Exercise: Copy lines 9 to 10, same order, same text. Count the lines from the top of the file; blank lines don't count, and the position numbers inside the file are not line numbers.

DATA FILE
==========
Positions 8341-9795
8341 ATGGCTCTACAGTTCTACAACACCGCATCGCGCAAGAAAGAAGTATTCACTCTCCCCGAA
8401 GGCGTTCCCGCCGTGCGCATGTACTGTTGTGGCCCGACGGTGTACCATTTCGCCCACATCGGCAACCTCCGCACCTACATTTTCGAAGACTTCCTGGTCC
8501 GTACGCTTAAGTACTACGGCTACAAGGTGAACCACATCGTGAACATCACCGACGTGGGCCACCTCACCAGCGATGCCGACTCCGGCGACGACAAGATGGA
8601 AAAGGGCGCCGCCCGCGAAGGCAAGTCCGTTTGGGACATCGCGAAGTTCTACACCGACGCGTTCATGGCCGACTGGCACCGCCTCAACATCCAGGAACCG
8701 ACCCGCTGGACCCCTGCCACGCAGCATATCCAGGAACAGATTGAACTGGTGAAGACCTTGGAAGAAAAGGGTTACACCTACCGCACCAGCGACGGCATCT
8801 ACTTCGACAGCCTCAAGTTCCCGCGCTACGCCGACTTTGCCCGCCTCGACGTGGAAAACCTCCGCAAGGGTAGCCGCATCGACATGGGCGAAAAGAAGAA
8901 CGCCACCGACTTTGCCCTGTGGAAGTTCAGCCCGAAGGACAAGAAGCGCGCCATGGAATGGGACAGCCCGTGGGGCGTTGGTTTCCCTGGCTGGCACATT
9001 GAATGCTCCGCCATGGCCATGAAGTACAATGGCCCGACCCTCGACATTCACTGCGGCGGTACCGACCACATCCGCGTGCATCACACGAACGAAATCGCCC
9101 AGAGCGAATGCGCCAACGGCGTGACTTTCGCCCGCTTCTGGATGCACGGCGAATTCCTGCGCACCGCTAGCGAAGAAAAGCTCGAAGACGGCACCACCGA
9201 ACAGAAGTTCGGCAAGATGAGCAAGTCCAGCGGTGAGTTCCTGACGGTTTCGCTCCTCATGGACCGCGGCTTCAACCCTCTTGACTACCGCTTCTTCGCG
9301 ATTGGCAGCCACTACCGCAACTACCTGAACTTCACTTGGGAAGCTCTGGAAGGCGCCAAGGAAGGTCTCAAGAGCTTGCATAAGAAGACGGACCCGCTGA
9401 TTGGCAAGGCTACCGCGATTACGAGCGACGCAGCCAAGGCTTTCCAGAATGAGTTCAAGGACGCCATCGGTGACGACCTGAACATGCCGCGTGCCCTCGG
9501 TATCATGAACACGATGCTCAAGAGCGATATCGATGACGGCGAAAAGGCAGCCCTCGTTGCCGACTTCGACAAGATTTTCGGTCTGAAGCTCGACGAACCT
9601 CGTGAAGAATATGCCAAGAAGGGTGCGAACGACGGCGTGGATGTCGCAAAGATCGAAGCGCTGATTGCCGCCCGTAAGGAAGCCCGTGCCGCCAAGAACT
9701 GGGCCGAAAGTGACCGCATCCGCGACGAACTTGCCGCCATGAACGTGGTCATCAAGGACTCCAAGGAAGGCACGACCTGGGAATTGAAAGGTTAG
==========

9001 GAATGCTCCGCCATGGCCATGAAGTACAATGGCCCGACCCTCGACATTCACTGCGGCGGTACCGACCACATCCGCGTGCATCACACGAACGAAATCGCCC
9101 AGAGCGAATGCGCCAACGGCGTGACTTTCGCCCGCTTCTGGATGCACGGCGAATTCCTGCGCACCGCTAGCGAAGAAAAGCTCGAAGACGGCACCACCGA